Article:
Monday, July 09, 2007

The Trillanes's Mandate

The editorial of Inquirer is quite incisive. To quote:

Should [Sen. Antonio Trillanes IV] accused of leading a coup d'etat be allowed either temporary or conditional liberty, to allow him to discharge his duties as a new member of the Senate? Should he enjoy a change in his custody status, from military detention to perhaps the custody of the Senate? Not least, should his election to the Senate, on the strength of over 11 million votes, be considered as absolving him of his liability?

A friend who is now a Dutch citizen lamented that in the Philippines, anybody who wants to be a senator must first stage a coup d' etat. Just like Honasan and Trillaness. Such a thinking, he continued, makes the Filipinos an "inexplicable political morons".

(Well, my friend isn't Miriam Santiago. Too bad he isn't that we can't rid a country with at least one genius liar.)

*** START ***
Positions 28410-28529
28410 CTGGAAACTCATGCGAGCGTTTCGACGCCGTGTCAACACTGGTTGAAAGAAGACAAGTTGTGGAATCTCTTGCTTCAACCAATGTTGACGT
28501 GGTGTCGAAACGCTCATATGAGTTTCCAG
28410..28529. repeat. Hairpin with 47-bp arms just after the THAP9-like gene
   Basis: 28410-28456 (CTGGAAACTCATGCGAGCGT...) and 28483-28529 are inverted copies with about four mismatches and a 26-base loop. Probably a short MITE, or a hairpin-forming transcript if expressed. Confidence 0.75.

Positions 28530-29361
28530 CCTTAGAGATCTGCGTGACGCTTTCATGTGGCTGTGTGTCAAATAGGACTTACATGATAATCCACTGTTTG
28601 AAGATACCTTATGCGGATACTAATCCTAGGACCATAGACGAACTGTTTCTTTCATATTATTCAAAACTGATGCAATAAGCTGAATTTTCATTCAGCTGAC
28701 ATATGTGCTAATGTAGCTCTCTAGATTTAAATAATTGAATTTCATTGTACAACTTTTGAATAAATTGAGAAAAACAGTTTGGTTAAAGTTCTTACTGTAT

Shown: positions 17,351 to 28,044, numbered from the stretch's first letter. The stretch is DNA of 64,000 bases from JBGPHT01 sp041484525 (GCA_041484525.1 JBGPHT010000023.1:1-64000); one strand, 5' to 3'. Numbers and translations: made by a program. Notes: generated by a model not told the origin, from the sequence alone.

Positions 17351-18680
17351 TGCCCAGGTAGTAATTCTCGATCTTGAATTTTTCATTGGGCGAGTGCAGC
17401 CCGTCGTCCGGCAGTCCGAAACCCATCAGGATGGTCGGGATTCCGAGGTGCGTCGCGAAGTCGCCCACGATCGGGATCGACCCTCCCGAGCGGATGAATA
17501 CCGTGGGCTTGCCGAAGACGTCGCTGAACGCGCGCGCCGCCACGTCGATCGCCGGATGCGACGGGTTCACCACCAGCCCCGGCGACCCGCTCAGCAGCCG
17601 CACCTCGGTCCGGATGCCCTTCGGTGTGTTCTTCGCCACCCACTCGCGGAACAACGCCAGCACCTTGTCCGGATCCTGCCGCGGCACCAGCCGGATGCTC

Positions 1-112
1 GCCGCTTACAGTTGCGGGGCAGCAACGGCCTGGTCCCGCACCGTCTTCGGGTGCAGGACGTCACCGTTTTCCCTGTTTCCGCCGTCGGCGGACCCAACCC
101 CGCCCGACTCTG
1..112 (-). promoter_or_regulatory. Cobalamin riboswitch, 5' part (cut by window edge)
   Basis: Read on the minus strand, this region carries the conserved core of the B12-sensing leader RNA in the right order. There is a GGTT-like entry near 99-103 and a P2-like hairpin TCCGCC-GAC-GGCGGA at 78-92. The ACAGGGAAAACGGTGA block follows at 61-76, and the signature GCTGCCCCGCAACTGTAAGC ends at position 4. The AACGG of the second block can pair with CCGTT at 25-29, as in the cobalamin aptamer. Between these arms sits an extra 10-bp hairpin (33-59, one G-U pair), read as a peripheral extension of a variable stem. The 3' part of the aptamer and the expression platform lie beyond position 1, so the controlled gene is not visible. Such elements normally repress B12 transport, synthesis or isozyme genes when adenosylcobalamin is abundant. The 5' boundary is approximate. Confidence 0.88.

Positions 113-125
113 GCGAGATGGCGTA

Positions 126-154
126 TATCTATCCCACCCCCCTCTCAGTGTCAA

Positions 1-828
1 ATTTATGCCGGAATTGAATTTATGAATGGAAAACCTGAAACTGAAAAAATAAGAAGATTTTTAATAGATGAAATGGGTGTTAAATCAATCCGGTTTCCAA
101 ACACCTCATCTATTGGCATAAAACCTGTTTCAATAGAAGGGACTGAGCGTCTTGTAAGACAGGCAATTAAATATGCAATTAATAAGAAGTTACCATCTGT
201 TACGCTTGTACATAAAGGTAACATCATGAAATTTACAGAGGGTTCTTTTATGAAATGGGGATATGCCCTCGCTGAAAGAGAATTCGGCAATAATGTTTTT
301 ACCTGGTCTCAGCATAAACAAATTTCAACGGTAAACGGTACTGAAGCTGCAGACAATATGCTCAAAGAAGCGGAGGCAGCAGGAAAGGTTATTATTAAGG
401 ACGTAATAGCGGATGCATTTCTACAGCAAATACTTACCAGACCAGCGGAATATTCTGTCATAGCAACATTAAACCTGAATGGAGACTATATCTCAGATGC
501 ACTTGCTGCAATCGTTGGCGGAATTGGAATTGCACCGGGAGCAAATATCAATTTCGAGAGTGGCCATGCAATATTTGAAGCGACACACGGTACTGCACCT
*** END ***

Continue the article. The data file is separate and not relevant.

Well I may not be proud to be a Filipino. Neither am I proud to be an inexplicable political moron. But if such a moronic state could give sanity to elections, so be it. The way I read the signs, the election of Trillanes simply means a wake up call to those "seated in the most high". If the Filipinos are satisfied, why would they exchange chocolates for "delimon"? Or a castle for a "barong-barong"? Nobody would even want a "tinapa" in exchange for a beefsteak (unless he/she is a Hindi).

At first I also believe that the Filipinos are an irrational voter. It's hard to predict what they want and who will they choose. Add the mud that the Catholic church spread by saying "Ang pera sa bulsa, ang boto sa balota". But th was before. It was only lately that I realized Filipinos are what Samuel Popkins call as a "Reasoning Voter". They vote retrospectively and prospectively. They want to punish their officials for not performing well, and they sometimes have "moronic" choices because they think that someday, somehow, things will still change. And for that reason, they chose Trillanes.

But as to Inquirer's question on the fate of Trillanes, the only possible reply is: Read the signs. The signs are clear and these are written already on the ballot.

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